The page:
On November 2, 2014, I sent an email to Christian Post regarding Anna Diehl, who is one of its bloggers. Since I have heard nothing in response, I am now making my concerns public.
Christian Post (hereafter CP) is a major online media organization based in Washington, DC, that describes itself as “the nation’s most comprehensive Christian news website.” It is a member organization of the Evangelical Press Association as well as the National Association of Evangelicals, and has a statement of faith that is generically, solidly evangelical. As I noted in my email to CP, “We share the same orthodox, evangelical beliefs as your organization, as reflected in your excellent Statement of Faith.”
It was recently brought to my attention that one of the blogs featured prominently on CP’s website exists to promote heretical teachings that are clearly at variance with CP’s avowedly evangelical doctrinal position. I refer to the blog called “The Pursuit of God,” the author of which is Anna Diehl. Ms. Diehl denies the orthodox doctrine of the Trinity; her version of the doctrine explicitly contradicts CP’s statement of faith. In a recent article on Jesus and the Holy Spirit (Oct. 31, 2014) on her Christian Post blog, Diehl wrote:
When giving that famous Great Commission, Jesus told His disciples to baptize people in the Name of the Father and the Son and the Holy Spirit. Jesus taught that there were three Gods—three Beings who met Yahweh’s definition of praiseworthy…. There are three Gods. Jesus and the Holy Spirit have no beginning. They were not created. They are Almighty Gods who are separate from Yahweh, yet equal to Him in every way.
Note that Diehl teaches that Jesus and the Holy Spirit are not Yahweh, but two other eternal Gods in addition to Yahweh, thus making three Gods. Her own website has a page, “What We Teach,” that confirms that Diehl knows full well her doctrine differs from the “classical” doctrine of the Trinity:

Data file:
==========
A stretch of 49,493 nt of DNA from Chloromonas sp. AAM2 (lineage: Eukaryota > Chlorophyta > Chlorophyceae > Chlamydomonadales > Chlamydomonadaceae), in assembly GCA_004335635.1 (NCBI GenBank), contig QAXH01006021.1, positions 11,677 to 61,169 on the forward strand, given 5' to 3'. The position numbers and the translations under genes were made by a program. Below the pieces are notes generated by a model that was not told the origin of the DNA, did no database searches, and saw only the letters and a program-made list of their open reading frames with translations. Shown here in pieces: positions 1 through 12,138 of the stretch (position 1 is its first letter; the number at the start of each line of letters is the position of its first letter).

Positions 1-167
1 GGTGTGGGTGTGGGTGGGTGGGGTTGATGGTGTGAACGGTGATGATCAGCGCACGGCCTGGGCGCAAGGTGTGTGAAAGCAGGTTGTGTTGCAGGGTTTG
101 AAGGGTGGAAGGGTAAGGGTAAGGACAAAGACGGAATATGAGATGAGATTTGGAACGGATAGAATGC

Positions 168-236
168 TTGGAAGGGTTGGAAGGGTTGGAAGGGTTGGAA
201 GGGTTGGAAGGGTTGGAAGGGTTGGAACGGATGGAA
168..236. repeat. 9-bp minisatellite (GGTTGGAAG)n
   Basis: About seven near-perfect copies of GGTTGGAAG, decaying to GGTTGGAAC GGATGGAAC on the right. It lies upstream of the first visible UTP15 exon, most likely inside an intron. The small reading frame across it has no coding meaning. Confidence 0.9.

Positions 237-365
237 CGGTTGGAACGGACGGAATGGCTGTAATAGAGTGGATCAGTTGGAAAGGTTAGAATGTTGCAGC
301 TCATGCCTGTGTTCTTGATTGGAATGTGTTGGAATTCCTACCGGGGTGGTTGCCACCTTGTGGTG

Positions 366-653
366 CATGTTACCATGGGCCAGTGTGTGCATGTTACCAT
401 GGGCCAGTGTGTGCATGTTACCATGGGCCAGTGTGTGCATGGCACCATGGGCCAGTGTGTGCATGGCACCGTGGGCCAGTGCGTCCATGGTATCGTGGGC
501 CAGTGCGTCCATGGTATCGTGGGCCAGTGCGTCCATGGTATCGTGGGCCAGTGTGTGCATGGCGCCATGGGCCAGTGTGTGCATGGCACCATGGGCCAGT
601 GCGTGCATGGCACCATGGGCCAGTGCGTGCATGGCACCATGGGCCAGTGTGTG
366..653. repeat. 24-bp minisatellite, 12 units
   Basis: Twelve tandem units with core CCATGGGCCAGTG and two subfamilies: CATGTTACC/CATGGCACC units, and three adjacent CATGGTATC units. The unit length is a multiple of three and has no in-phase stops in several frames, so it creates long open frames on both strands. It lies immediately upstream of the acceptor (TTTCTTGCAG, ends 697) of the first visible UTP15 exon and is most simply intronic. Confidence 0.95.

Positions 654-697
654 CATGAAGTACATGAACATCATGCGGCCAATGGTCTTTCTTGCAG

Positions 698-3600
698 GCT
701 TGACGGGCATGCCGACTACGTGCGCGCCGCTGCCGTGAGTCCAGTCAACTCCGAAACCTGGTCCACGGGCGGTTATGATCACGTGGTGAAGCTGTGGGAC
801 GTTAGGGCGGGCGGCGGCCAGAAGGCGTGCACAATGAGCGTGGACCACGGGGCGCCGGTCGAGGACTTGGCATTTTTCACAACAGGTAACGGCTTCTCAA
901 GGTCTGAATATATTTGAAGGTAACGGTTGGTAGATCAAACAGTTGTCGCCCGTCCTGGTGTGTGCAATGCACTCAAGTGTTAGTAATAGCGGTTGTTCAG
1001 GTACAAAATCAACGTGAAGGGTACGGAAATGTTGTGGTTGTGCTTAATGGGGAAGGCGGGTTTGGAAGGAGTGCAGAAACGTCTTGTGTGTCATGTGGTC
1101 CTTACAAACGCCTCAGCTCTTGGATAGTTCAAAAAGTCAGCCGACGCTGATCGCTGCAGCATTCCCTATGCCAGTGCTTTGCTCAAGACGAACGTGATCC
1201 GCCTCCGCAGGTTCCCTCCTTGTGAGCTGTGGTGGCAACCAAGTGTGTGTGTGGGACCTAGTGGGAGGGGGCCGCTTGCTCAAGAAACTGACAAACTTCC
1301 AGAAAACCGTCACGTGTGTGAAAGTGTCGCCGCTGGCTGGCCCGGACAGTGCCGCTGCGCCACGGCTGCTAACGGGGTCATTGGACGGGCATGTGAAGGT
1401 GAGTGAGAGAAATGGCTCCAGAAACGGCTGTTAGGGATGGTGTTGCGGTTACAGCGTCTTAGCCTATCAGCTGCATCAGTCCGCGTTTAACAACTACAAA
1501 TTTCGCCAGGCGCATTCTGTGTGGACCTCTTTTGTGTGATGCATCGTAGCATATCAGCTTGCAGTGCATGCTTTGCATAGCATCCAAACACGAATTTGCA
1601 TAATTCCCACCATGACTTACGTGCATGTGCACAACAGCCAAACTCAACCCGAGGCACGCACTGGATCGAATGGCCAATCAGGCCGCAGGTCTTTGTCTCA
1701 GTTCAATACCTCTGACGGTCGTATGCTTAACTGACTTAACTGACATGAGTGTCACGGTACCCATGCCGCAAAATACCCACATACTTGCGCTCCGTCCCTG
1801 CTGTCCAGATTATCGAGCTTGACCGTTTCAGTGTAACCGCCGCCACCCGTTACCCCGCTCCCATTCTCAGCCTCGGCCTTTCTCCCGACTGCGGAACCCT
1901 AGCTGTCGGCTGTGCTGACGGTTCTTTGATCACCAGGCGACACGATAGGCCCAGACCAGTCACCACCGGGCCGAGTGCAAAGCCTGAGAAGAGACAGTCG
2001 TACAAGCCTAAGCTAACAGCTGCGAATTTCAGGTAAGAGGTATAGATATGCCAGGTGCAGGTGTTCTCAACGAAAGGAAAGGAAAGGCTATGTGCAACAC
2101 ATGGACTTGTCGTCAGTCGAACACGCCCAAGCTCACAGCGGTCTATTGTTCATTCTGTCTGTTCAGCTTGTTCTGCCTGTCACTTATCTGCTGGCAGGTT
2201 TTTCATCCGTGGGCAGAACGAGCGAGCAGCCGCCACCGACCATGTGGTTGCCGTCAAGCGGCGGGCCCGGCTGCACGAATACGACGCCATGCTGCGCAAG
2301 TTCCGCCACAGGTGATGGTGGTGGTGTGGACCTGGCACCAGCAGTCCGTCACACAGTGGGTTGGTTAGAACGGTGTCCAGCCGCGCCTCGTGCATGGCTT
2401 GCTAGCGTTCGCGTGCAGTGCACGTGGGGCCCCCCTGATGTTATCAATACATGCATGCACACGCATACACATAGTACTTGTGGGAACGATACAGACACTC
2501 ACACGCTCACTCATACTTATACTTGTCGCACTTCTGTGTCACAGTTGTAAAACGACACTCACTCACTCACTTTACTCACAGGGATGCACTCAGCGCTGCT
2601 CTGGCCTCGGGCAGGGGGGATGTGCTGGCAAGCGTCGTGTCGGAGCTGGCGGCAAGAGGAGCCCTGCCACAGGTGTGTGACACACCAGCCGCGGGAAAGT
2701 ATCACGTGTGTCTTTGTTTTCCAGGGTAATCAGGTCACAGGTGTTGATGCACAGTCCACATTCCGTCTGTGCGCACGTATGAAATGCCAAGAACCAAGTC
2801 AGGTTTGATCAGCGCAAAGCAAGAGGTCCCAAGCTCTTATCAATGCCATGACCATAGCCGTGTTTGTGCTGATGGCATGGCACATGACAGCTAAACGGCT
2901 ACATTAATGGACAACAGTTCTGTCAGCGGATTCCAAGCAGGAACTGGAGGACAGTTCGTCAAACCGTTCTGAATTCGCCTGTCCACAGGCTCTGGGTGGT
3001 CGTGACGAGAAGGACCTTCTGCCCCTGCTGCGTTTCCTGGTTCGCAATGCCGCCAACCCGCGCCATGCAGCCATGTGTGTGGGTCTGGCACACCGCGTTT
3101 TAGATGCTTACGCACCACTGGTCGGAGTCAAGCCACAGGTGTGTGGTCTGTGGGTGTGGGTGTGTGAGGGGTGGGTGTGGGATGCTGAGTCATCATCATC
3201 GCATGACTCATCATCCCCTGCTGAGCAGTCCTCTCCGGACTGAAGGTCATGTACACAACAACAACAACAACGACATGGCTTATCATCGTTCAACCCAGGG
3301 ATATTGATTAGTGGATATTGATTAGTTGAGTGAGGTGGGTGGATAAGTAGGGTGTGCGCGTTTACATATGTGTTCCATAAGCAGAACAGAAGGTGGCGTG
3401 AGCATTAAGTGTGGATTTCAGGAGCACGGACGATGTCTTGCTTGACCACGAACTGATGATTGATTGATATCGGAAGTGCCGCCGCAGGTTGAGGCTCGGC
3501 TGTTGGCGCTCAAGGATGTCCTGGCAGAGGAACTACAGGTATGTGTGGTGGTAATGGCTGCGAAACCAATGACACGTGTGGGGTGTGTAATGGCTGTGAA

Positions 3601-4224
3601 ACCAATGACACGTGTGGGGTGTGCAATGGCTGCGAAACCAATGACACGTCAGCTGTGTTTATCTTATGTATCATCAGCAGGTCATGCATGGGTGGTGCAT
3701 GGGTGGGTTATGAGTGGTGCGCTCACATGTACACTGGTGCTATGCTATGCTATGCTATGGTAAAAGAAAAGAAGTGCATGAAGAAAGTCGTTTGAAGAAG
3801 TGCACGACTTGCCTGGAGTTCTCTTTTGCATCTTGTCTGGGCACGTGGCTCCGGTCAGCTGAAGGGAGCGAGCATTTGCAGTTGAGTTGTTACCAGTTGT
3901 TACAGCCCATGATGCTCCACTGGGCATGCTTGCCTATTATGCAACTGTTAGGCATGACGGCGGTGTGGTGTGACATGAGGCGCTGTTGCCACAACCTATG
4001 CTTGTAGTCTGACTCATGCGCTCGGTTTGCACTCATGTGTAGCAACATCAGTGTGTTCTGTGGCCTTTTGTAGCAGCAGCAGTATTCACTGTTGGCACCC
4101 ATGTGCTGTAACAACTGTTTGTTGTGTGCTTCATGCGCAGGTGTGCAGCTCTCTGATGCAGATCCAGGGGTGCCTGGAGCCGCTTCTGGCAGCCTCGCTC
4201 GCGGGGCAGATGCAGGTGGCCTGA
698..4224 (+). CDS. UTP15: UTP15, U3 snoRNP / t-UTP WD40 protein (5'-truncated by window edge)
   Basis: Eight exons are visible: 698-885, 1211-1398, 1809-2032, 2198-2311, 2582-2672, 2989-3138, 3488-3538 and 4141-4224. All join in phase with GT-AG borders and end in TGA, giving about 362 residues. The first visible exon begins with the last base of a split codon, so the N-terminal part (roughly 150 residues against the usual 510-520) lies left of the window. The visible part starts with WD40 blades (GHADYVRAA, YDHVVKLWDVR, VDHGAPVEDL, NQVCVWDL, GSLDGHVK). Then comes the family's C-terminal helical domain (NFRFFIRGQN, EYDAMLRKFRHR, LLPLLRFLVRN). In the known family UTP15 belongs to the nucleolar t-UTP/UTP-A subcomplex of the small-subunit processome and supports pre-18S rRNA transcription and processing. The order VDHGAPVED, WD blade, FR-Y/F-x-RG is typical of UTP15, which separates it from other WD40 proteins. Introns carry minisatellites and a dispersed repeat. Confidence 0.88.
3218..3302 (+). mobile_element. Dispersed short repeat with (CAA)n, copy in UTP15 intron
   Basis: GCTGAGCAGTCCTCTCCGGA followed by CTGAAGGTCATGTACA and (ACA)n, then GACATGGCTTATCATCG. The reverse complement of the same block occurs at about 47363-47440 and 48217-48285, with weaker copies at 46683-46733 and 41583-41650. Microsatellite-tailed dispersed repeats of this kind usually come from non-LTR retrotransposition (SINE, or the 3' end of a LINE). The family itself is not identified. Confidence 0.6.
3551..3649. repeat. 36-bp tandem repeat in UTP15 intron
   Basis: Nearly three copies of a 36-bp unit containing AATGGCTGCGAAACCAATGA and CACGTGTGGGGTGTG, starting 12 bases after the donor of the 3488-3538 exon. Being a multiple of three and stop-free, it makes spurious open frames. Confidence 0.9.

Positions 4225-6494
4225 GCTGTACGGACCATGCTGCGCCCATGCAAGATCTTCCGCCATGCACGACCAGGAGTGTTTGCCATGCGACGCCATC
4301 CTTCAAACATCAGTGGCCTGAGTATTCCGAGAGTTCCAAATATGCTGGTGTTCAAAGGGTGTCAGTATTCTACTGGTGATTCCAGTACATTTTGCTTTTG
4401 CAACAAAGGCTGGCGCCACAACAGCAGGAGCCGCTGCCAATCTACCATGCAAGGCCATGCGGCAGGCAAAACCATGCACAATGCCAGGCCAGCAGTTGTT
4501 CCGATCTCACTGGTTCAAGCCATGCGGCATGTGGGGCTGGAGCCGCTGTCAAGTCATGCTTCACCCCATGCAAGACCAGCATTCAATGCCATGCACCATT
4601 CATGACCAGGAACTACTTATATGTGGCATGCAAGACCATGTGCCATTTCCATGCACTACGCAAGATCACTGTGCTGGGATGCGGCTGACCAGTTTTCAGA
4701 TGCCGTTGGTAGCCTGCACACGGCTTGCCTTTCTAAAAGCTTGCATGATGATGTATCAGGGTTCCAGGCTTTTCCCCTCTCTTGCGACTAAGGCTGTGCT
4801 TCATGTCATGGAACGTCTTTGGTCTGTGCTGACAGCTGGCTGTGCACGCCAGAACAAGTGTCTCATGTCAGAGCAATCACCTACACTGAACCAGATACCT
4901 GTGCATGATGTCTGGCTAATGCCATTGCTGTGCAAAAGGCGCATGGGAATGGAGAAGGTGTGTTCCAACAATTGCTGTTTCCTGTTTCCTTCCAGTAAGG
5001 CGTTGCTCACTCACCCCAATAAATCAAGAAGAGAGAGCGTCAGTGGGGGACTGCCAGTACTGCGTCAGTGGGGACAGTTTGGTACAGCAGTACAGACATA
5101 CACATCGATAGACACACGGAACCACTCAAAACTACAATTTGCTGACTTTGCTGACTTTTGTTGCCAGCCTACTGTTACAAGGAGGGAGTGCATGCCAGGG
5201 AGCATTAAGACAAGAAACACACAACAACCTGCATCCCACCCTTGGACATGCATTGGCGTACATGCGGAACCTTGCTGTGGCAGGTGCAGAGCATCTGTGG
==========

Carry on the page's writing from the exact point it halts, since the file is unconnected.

How many Gods are there? Three: Yahweh (God the Father), Jesus (the Son), and the Holy Spirit. They are collectively referred to as the Trinity, however we do not use this term in the classical sense of referring to one Being with three “expressions”. We use the term Trinity to mean the Divine trio of three separate and distinct Gods.
Ms. Diehl’s reference to non-standard terminology of “expressions” notwithstanding, her doctrine clearly contradicts the classical doctrine affirmed in CP’s statement of faith that the Father, Son, and Holy Spirit are “the one eternal God.” In technical theological language, her doctrine is known as tritheism, the doctrine that the world is governed by three separate Gods. Many evangelicals know that Mormonism teaches a form of this doctrine (see Dayton Hartman’s recent excellent study on Joseph Smith’s Tritheism); it is unsettling to find it promoted by a blogger on Christian Post.
This is not the only heretical error taught by Ms. Diehl. Surprisingly, she denies that Jesus Christ is truly human. CP’s statement of faith rightly affirms that Christ is “the eternal Son of God who became fully human while remaining fully divine.” Ms. Diehl flatly and vigorously contradicts this basic doctrine of the Christian faith. In her “What We Teach” article, she writes:
Is Jesus fully God and fully man? No. Jesus is fully God. His brief time on earth did not alter or reduce His Divinity in any way. To teach that Jesus is less than God or that for awhile He “set aside” His Divinity is heresy. God is quite capable of coming to us in a human form without permanently changing His identity.
Since orthodox Christians don’t think Jesus’ divinity was reduced by his becoming a man, or that he set aside his divinity, at first I held out hope that she simply misunderstood the orthodox position. That may be so, but her own position is absolutely heretical. The paragraph I just quoted concludes with a link to another article in which she explains her position more fully. It is entitled, “The Begotten Son: How Jesus Helped the Jews Accept the Idea of Multiple Gods.” In this article, she writes: